SABINIANAE
[...] C
..., a Norican tribesman, aged 30 Messorius Magnus, his brother, duplicarius of the Sabinian Cavalry Regiment, had this set up.
Birley (Festschrift für R. Egger i 180) assigns this to the first half of the third century.A duplicarius, duplarius or duplaris was soldier receiving twice the basic rate of pay, in particular the second-in-command of a turma

The presence of Ala Primae Pannoniorum Sabiniana would also explain the new cross-hall fronting the Principia; this could have been used to assemble the officers when they were mounted on horseback, which would have been impossible in the Principia itself, where the days orders were traditionally issued. The Notitia Dignitatum confirms that the same regiment was retained at Halton Chesters through to the beginning of the fifth century.

The Notitia Dignitatum Entry

Praefectus alae Sabinianae, Hunno
“The Prefect of the Sabinian wing at Hunnum
(Notitia Dignitatum xl.37; 4th/5th C.)

The Gods of Roman Halton Chesters

Altarstones from Onnum

Description: DEAE FORTVNAE … CVR … HD…
Togo-Translation: “To the goddess Fortuna […] under the direction […]”
RIB: 1423>
Description: DEABVS MATRIBVS…E…
Togo-Translation: “To the Mother Goddesses […]”
RIB: 1424
Description: NVMINIBVS AVGVSTORVM …
Togo-Translation: “For the Living Spirits of the Emperors […]”
RIB: 1425

There are only three altarstones from Halton Chesters, all of them damaged, and all are shown above. There are in addition three other stones which may be votive in nature (see below).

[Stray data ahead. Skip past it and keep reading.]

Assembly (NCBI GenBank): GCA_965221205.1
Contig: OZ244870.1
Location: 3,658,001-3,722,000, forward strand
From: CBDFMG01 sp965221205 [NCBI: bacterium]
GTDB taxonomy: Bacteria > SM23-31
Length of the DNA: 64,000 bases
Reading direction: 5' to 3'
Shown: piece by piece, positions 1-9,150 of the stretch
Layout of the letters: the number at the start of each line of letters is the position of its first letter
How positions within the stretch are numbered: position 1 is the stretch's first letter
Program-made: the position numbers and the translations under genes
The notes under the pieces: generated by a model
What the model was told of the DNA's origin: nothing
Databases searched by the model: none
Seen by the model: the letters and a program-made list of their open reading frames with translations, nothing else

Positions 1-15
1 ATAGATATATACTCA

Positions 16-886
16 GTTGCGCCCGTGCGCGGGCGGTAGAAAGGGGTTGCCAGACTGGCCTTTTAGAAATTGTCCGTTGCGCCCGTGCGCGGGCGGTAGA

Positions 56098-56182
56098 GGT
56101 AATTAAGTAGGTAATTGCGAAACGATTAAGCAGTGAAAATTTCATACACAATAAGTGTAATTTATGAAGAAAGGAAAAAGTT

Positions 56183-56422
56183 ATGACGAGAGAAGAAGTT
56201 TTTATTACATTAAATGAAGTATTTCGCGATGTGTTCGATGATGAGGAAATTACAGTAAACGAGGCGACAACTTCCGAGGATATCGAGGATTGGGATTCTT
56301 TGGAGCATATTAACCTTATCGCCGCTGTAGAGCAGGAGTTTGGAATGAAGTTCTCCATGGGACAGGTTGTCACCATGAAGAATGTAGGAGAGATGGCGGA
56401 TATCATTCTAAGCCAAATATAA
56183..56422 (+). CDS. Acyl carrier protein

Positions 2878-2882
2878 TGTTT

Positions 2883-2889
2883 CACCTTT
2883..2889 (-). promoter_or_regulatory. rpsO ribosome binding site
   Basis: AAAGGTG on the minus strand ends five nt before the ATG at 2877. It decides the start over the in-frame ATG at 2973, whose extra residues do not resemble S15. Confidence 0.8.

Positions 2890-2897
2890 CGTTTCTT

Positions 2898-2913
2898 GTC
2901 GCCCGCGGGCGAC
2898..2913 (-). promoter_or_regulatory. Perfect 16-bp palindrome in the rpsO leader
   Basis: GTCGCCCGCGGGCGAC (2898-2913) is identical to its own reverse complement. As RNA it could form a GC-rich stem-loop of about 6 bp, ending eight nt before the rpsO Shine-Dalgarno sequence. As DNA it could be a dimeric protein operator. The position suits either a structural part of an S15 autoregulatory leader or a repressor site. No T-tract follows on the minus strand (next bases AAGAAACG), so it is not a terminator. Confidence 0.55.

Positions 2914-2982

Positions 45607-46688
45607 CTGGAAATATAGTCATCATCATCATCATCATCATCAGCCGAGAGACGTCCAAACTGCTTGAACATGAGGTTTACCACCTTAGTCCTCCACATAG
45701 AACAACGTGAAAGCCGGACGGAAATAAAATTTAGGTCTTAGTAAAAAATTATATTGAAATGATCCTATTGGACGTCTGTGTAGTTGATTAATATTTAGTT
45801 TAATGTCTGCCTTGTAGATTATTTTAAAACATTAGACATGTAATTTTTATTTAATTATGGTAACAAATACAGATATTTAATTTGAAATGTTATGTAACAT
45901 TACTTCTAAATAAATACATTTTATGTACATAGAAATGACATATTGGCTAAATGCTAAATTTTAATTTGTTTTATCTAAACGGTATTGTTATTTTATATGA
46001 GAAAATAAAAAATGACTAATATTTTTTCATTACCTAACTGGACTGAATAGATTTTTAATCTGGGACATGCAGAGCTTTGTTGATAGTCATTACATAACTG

Other Possible Votive Stones from Onnum

FVLGVR DIVOM
SATVRNN
VLIVS SANCTVS
“Lightning from an open sky.”
“For Saturn.”
“Anyone venerable.”
(RIB 1426)
(RIB 1432)
(RIB 1437)

Classical references to Onnum – ‘The Rock’

The name of the Halton Chesters fort first appears in the Notitia Dignitatum of the late-4th/early-5th centuries as Hunnum, between the entries for Uindobala (Rudchester, Northumberland) and Cilurno (Chesters, Northumberland). The wall fort is also mentioned in the Ravenna Cosmography of the seventh century, appearing as Onno (R&C#146), again between the entries for Vindovala (Rudchester) and Celunno (Chesters).

Onnum Today

Halton Chesters – Although the outline of the fort and annexe can be made out, there is nothing much else to be seen. The remains of milecastle 22 lie about ½-mile west of the Onnum fort near the A68, and the site of the Portgate lies nearby, just to the south-west of the Errington Arms roundabout on the modern road.

References for Onnvm/hunnvm

  • Britannia xxxii (2001) p.328 & fig.8 p.329;
  • Hadrian’s Wall Map and Guide by the Ordnance Survey (Southampton, 1989);
  • Hadrian’s Wall in the Days of the Romans by Ronald Embleton and Frank Graham (Newcastle, 1984) pp.78-90;
  • The Roman Inscriptions of Britain by R.G. Collingwood and R.P. Wright (Oxford 1965);
  • Air Reconnaissance of North Britain by J.K. St. Joseph in J.R.S. xli (1951) pp.52-65; right (Oxford 1965); Air Reconnaissance of North Britain by J.K. St. Joseph in J.R.S. xli (1951) pp.52-65;

Roman Roads near Onnvm/hunnvm

Wall: W (6) to Cilvrnvm (Chesters, Northumberland) Dere Street: S (2.5) to Corstopitvm (Corbridge, Northumberland) Devil’s Causeway: NNE (29) to Learchild (Learchild, Northumberland) Dere Street: NNW (13) to Risingham (Risingham, Northumberland) Wall: E (7) to Vindobala (Rudchester, Northumberland) Wall: W (1) to Portgate